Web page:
The lenticulostriate arteries (LSA) supply the lateral half of the head of the caudate nucleus, entire putamen, anterior limb, genu and the superior part of the internal capsule (IC) and a part of the corona radiata. The LSA consists with medial, intermediate and lateral branches. The medial branches perfuse the lateral segment of the globus pallidus, the head of the caudate nucleus and the anterior limb of the IC. The intermediate branches supply the anterior half of the LSA territory, while the lateral branches supply the posterior half. The anterior cerebral artery (ACA) perforators, predominantly Heubner’s artery, perfuse the inferomedial part of the caudate head, the anteromedial part of putamen, the anterior part of the lateral segment of the globus pallidus and anterior limb of the internal capsule. Such territories can be represented by the anterior and ventral basal ganglions. The anterior choroidal artery (AChA) gives off three main groups of branches including the lateral branches that supply the medial temporal lobe, the medial branches that supply the cerebral peduncle and the superior branches that supply the internal capsule and the basal ganglia. The superior branches are further discriminated into proximal branches that supply the anterior one third of the posterior limb of internal capsule (PLIC) and the medial segment of the globus pallidus and distal branches that supply the posterior two-third of PLIC, retro-lenticular part of the internal capsule and the lateral thalamic nuclei. The superficial penetrating arteries, i.e. medullary arteries, arise from the cortical branches of the middle cerebral artery (MCA) and supply the deep white matter. Infarcts caused by the medullary artery occlusion are located in the centrum-semiovale and half of them were caused by embolic mechanism. The centrum-semiovale corresponds to cortical border-zone (BZ) while the corona radiate corresponds to internal BZ.
Alzheimer’s disease (AD) and dementia with Lewy bodies (DLB) are two major types of dementia. Due to shared signs and symptoms, accurate diagnosis of these dementia subtypes is a clinical challenge. We assessed the sensitivity and specificity of the combined use of neuropsychological testing and brain imaging data for the differential diagnosis of these conditions. The study population included 77 patients with either AD or DLB. Ala score was calculated from Mini-Mental State Exam subscores, and the cingulate island sign score (CIScore) was obtained from image analysis of brain perfusion single-photon emission computed tomography. Correlation between Ala score and CIScore values was observed in the subgroup of patients aged ≤79 years (r = 0.485, P = 0.002), and the scatter plot revealed that 70% of DLB patients were within the range of cut-off values for DLB. In the group aged ≥80 years, there was poor correlation between the Ala and CIScores (r = 0.285, P = 0.083), the average CIScore exceeded the cut-off value, and the scatter plot showed lower sensitivity, illustrating the challenge of discriminating AD from DLB in an older patient population. The concurrent use of Ala score and CIScore enhanced the specificity and the area under the curve in both subgroups, indicating the improved ability of these tests to aid in the differential diagnosis of AD from DLB. Our findings suggest that the use of these methodologies in routine medical practice may increase the sensitivity and specificity of the diagnosis of dementia subtypes.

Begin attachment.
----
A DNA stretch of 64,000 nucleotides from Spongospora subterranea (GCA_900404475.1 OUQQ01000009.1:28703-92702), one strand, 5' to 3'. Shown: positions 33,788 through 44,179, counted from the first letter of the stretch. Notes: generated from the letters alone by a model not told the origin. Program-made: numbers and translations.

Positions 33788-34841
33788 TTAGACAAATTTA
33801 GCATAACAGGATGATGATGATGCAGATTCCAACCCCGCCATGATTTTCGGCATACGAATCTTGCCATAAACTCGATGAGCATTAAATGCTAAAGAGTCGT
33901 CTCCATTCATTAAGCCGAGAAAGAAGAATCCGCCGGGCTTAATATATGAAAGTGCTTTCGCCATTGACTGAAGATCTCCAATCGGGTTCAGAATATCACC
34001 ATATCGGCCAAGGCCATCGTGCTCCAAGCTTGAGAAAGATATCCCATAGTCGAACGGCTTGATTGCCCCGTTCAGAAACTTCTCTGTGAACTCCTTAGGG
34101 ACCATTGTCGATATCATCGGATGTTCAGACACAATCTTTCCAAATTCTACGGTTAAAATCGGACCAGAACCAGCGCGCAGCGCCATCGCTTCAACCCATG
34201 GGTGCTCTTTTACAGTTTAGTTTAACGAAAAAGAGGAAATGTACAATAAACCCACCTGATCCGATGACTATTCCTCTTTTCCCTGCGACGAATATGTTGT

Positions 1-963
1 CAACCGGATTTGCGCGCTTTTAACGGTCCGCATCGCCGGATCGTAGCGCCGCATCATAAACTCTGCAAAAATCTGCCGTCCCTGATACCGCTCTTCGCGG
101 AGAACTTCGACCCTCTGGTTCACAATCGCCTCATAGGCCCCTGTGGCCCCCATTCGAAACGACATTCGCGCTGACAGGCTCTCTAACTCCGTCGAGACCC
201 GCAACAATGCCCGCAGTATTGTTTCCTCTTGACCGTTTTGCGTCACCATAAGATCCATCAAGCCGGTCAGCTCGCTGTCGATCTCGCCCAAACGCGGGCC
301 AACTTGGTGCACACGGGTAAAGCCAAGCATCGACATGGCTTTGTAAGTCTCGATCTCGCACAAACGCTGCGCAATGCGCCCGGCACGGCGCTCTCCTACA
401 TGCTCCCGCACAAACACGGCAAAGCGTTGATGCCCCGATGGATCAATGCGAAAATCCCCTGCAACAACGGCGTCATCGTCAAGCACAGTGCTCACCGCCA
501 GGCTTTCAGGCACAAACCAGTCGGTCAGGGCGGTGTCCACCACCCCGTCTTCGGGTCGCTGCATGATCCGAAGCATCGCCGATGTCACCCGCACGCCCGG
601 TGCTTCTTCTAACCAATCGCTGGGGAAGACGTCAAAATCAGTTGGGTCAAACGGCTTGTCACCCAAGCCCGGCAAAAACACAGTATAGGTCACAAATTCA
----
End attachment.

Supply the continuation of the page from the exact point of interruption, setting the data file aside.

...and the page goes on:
A small centrum ovale infarct in the territory of the white matter medullary artery can be caused not only by embolism but also small-vessel disease. In our study, thorough screening for emboligenic diseases was performed, including the modality of transesophageal echocardiography (TEE), in patients with an acute, isolated, small (less than 1.5 cm) infarct in the centrum ovale. Of 79 patients enrolled in this study, 45 had emboligenic diseases, in whom a patent foramen ovale was detected in 29 patients, complicated aortic arch lesion in 15, atrial fibrillation in 6, occlusive carotid disease in 2, and others in 2. The majority (80%) of the emboligenic diseases were diagnosed by TEE. Therefore, TEE may be mandatory for the etiologic diagnosis of centrum ovale infarcts.
A 64-year-old woman visited our hospital with early-onset dementia and progressive gait disturbance. She had demonstrated a mild communication disorder at the age of ~40 years; however, her psychiatric symptoms at that time were mild and were not accompanied by social problems. At the age of 59, she presented with memory loss, visual hallucinations, and delusions. Over the following five years she developed gait difficulties that gradually deteriorated and suffered frequent falls. On admission, neurological examinations revealed severe pyramidal and extrapyramidal signs of akinetic mutism. MRI of the brain showed cerebral atrophy, enlarged lateral ventricles, thinning of the corpus callosum, and leukoencephalopathy in the frontal-parietal lobes. Additionally, CT revealed a small spotty calcification in the frontal subcortical white matter. Genetic analysis revealed a single-base substitution (c.2330G>A/p.R777Q) in exon 18 of the colony stimulating factor 1 receptor (CSF1R) gene, encoding the CSF1R protein. She was diagnosed with hereditary diffuse leukoencephalopathy with spheroids (HDLS). HDLS is included in the differential diagnosis of early-onset dementia and should be considered in patients with mild personality change and abnormal behavior in the early course of the illness.